If you’re tired of wearing glasses or contact lenses, you might be wondering if LASIK surgery is suitable for you. LASIK is a refractive eye surgery procedure.
To cure visual disorders such as near-sightedness and farsightedness, LASIK eye surgery employs a laser to reshape the cornea (the outer section of the eyeball). For many people, LASIK surgery provides the opportunity to stop wearing glasses or contact lenses. It does, however, carry some dangers, as does any surgery. Here’s how to tell if LASIK is the best procedure for you.
Dr. Anurag Shandil says LASIK is a procedure that corrects refractive defects in the cornea. These are flaws in how the eye bends light. You must have a qualifying refractive error, such as near-sightedness, farsightedness, or astigmatism, to be eligible for LASIK. LASIK cannot treat diseases like lazy eye or glaucoma.
Many patients benefit from LASIK because it improves their vision and allows them to stop wearing contact lenses or glasses. For people who dislike glasses, find contacts uncomfortable, or suffer from regular eye infections, this may be a welcome solution.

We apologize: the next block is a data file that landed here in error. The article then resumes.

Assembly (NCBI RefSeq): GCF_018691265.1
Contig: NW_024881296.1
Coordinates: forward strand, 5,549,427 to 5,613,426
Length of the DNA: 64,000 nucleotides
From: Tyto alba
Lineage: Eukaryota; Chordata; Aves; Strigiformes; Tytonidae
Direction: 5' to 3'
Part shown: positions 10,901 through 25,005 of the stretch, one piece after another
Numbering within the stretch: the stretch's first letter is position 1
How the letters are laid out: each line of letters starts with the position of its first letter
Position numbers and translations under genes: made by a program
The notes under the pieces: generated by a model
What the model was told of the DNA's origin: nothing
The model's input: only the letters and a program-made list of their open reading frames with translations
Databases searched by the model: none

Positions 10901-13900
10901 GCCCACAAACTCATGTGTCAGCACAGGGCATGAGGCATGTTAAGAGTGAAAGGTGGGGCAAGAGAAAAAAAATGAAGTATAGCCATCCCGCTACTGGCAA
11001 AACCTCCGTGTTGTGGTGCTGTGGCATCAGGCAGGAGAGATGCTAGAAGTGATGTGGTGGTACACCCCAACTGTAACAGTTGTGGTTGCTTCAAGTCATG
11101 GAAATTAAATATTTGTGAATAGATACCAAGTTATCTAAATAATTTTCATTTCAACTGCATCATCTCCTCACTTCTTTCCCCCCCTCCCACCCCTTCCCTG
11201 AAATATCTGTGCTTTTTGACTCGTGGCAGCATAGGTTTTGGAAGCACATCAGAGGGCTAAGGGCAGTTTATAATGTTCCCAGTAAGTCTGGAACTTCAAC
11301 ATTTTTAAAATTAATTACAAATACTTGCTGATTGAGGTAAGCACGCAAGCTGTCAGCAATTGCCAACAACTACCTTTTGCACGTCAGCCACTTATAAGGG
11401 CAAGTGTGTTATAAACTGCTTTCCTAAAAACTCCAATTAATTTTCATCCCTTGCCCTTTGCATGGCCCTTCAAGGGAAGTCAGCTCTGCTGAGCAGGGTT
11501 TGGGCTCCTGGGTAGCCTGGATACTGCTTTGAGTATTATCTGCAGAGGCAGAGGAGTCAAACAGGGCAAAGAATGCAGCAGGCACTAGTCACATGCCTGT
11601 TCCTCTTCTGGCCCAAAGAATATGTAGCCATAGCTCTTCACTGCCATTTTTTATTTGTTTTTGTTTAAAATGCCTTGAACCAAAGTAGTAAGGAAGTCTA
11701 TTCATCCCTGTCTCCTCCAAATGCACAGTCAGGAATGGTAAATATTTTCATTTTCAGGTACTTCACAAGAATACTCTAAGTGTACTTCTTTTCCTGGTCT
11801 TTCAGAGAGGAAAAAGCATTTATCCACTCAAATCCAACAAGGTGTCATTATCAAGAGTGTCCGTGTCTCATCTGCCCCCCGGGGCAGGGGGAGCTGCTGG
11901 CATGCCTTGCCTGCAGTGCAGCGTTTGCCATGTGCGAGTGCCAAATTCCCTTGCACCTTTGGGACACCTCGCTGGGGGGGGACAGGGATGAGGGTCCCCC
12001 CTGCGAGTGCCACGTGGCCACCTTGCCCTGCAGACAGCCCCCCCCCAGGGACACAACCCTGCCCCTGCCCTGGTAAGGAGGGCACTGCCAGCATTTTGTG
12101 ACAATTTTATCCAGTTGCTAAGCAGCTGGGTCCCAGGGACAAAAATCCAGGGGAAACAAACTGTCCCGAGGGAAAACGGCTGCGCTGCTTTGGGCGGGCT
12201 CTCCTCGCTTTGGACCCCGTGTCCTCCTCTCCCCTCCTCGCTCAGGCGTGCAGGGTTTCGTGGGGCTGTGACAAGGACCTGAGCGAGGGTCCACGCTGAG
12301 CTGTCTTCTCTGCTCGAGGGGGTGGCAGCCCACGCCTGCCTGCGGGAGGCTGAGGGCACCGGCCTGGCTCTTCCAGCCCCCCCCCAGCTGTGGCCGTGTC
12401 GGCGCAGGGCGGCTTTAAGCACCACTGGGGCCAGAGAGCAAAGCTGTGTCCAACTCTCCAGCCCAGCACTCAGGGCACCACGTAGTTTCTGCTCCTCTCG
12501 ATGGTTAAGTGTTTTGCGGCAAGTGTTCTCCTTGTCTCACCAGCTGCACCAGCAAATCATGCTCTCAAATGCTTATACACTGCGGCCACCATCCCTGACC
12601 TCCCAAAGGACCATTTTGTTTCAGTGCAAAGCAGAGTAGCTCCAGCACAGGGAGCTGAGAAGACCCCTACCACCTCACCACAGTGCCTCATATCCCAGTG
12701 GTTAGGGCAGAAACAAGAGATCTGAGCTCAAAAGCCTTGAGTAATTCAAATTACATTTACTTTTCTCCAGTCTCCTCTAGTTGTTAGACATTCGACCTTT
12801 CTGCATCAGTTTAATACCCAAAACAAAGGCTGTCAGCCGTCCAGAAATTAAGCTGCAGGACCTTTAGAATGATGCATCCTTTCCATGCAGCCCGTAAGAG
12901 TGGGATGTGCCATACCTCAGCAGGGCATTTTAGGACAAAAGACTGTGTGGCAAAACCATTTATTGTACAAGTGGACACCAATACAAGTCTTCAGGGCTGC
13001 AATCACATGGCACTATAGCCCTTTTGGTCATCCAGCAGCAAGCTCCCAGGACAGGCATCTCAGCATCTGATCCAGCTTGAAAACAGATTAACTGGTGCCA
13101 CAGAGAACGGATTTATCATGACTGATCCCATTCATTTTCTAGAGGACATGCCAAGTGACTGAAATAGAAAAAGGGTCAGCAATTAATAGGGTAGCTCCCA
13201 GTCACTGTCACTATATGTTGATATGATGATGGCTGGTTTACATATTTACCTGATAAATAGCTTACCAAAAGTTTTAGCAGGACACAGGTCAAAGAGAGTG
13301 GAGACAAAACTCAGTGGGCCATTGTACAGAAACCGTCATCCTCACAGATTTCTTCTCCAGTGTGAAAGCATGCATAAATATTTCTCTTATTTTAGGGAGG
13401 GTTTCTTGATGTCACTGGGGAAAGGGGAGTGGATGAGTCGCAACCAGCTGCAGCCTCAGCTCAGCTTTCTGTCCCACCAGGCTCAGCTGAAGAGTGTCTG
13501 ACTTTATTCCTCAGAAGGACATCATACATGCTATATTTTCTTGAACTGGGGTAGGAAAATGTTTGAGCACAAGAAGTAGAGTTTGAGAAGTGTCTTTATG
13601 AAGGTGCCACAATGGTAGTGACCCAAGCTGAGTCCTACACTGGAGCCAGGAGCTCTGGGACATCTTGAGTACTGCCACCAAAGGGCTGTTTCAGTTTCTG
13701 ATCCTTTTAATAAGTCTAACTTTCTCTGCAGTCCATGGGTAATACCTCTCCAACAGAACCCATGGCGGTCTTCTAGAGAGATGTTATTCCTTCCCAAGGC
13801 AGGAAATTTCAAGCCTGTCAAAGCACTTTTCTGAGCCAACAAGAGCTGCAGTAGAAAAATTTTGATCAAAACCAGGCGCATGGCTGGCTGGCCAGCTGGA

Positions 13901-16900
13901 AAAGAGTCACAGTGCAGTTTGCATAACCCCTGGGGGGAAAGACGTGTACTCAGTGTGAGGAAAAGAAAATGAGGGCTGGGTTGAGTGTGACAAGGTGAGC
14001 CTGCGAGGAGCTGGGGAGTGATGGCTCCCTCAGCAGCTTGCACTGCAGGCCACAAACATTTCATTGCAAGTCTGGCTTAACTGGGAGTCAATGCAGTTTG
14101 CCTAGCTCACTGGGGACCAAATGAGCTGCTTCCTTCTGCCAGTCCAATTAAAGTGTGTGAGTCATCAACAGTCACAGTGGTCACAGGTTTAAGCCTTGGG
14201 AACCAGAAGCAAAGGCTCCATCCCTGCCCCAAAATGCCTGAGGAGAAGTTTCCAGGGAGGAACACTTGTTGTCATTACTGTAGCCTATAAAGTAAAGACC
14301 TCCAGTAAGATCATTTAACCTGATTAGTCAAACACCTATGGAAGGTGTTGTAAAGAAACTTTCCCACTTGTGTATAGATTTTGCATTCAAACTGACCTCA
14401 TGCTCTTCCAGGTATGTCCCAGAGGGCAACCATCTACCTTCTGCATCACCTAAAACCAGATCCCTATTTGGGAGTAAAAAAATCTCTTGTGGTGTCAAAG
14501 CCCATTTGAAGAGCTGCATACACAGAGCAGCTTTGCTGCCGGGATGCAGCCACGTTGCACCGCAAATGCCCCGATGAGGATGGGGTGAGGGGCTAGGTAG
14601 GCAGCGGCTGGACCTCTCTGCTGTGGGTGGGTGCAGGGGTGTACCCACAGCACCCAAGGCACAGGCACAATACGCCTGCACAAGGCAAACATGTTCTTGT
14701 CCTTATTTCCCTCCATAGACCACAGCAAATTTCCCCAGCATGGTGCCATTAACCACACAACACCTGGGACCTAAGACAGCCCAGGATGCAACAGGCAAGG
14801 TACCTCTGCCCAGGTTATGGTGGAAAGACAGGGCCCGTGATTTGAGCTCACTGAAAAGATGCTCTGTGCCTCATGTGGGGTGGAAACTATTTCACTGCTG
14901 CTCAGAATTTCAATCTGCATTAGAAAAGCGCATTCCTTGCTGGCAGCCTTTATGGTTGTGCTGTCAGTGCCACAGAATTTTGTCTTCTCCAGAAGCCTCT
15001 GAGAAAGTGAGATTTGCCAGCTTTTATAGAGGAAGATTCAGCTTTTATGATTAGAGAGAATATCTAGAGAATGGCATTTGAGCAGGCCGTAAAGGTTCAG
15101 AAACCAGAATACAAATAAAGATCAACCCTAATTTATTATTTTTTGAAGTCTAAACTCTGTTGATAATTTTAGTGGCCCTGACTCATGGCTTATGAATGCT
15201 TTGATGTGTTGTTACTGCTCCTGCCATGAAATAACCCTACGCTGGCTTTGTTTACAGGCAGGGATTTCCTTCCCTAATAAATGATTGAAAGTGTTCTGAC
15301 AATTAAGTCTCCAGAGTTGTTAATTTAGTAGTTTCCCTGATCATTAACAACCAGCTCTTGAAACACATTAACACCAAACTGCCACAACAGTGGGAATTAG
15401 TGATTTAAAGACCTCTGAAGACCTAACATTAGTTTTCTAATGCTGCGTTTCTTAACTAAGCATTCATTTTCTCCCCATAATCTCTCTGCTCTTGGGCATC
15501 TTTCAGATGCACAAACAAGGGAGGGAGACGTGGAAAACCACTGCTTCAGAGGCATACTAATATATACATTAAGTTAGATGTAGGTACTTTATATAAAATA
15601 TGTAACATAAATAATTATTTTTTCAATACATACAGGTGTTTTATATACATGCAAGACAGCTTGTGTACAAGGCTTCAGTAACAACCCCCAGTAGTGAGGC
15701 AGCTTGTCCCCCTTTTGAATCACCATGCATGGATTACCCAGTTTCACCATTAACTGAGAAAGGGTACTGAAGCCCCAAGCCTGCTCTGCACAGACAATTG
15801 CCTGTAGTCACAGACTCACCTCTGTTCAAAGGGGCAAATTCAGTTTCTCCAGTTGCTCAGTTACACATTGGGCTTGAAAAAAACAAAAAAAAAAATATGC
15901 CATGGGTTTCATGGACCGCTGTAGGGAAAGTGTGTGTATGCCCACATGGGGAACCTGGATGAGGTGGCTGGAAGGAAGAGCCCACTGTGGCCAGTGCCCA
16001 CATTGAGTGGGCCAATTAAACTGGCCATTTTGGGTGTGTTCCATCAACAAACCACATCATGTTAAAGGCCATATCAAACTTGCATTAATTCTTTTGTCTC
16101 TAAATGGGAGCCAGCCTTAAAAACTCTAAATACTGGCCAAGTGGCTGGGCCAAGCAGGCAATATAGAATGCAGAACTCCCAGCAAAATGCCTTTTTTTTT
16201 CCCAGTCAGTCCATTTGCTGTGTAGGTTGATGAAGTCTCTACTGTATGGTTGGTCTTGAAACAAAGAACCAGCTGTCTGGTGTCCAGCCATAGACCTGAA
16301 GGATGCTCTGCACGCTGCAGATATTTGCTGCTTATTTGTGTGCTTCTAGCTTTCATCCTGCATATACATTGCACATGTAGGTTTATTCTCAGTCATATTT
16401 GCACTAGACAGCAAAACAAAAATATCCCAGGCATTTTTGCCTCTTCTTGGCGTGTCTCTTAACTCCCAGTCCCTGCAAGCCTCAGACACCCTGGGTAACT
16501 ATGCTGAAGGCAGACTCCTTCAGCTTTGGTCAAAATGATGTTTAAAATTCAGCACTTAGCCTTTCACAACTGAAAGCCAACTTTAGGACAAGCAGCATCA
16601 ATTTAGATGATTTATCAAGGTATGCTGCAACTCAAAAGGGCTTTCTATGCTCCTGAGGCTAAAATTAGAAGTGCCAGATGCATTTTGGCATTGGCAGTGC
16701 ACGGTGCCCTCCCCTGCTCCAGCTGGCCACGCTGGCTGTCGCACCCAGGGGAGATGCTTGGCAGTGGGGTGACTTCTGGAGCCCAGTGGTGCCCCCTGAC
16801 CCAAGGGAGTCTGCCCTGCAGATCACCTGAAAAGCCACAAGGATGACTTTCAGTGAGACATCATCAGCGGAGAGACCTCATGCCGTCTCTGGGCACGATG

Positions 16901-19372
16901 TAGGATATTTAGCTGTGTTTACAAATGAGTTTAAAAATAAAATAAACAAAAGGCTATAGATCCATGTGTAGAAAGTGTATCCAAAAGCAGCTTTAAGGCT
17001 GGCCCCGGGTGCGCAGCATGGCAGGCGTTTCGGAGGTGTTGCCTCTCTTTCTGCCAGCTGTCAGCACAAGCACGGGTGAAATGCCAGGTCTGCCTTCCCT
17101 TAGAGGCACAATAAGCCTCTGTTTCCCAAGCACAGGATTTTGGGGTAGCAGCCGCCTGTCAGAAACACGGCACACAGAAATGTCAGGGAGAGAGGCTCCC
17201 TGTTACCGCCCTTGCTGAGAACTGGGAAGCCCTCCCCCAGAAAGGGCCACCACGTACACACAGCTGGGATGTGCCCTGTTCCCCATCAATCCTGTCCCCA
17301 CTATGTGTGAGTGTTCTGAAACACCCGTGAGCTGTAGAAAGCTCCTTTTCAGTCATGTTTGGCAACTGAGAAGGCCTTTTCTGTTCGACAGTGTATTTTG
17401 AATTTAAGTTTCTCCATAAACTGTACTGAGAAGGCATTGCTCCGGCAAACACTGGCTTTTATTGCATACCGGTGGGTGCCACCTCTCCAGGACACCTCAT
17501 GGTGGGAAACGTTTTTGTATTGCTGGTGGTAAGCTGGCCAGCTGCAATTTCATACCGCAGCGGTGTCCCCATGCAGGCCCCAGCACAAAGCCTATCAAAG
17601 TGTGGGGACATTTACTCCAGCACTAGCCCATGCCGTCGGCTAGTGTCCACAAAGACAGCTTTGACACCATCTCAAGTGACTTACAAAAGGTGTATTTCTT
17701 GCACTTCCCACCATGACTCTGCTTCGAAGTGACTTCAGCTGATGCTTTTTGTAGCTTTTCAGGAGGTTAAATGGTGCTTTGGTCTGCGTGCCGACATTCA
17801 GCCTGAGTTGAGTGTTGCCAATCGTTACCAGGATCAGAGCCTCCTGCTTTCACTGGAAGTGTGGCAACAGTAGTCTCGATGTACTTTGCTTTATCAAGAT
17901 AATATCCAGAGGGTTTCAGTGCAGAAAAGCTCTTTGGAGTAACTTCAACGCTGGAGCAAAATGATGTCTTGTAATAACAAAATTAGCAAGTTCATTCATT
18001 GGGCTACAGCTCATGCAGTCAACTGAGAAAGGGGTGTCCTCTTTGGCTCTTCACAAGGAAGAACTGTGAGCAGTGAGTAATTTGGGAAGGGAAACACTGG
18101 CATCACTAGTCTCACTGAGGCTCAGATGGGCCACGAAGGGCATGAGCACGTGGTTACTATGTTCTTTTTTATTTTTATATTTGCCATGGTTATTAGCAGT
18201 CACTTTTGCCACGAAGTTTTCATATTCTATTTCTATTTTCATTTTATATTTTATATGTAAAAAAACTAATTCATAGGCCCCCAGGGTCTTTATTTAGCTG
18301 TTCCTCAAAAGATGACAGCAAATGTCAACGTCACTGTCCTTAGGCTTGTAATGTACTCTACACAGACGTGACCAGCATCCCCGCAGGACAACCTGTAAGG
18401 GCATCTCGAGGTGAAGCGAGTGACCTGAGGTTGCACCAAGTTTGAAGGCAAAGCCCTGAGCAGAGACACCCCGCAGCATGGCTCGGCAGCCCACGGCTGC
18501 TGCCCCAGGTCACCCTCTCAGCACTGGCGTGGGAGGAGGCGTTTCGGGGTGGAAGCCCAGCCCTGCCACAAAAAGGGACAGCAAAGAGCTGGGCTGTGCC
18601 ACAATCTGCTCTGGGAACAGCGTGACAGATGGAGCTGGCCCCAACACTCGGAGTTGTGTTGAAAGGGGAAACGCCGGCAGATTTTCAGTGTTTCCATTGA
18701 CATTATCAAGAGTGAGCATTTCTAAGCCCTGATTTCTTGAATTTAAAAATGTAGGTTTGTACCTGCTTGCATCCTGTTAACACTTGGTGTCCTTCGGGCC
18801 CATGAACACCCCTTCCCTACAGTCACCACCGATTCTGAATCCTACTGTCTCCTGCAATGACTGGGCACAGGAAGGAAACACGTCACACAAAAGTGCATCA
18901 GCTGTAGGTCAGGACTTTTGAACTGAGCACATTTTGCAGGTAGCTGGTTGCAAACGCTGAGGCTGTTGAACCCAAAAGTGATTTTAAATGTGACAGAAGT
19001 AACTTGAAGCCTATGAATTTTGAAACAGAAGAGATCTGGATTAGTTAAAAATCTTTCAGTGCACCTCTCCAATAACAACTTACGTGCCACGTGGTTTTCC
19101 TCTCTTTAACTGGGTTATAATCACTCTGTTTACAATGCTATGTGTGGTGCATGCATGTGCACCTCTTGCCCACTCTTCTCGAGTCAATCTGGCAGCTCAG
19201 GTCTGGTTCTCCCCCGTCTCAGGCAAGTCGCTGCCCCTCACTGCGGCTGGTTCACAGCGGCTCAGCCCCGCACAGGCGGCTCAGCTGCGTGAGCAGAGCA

People who have LASIK may see a reduction in their eye bills over time. When you no longer need to wear glasses or contacts as a result of LASIK, you won’t have to spend to replace this corrective equipment.
Can you go several weeks without wearing contact lenses before surgery?
According to Dr. Anurag Shandil, this is normally not a problem, but be aware that you will need to stop wearing your contact lenses and transition to glasses for at least a few weeks prior to your surgery. Contact lenses affect the natural curvature of your cornea, resulting in erroneous measurements and a subpar surgical outcome. Your doctor will give you precise instructions based on your situation and how long you’ve been wearing contact lenses.
What are the potential disadvantages?
The success rate of LASIK eye surgery is high. Complications that result in visual loss are uncommon, and most patients are pleased with the outcome. Certain adverse effects are fairly prevalent, particularly dry eyes and brief vision problems (such as glare). However, symptoms normally go away after a few weeks or months, and very few people consider them a long-term issue.
Some people have transient vision difficulties after LASIK, such as hazy vision, dry eyes, or night vision problems. These complications necessitate extra therapy for a tiny number of LASIK patients. Other potential disadvantages of LASIK include:
In rare circumstances, vision may deteriorate.
A person may acquire an eye infection or experience eye pain.
LASIK is not cheap, and not all insurance policies cover it.